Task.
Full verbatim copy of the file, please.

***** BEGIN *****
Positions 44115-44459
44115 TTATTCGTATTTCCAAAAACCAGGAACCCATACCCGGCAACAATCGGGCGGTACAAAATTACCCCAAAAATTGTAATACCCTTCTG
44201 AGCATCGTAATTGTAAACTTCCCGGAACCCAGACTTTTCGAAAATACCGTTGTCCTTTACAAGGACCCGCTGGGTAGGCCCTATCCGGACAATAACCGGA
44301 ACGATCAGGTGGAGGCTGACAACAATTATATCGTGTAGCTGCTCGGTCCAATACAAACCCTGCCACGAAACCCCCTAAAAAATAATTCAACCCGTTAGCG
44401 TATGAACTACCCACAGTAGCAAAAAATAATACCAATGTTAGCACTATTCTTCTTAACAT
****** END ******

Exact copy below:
Positions 44115-44459
44115 TTATTCGTATTTCCAAAAACCAGGAACCCATACCCGGCAACAATCGGGCGGTACAAAATTACCCCAAAAATTGTAATACCCTTCTG
44201 AGCATCGTAATTGTAAACTTCCCGGAACCCAGACTTTTCGAAAATACCGTTGTCCTTTACAAGGACCCGCTGGGTAGGCCCTATCCGGACAATAACCGGA
44301 ACGATCAGGTGGAGGCTGACAACAATTATATCGTGTAGCTGCTCGGTCCAATACAAACCCTGCCACGAAACCCCCTAAAAAATAATTCAACCCGTTAGCG
44401 TATGAACTACCCACAGTAGCAAAAAATAATACCAATGTTAGCACTATTCTTCTTAACAT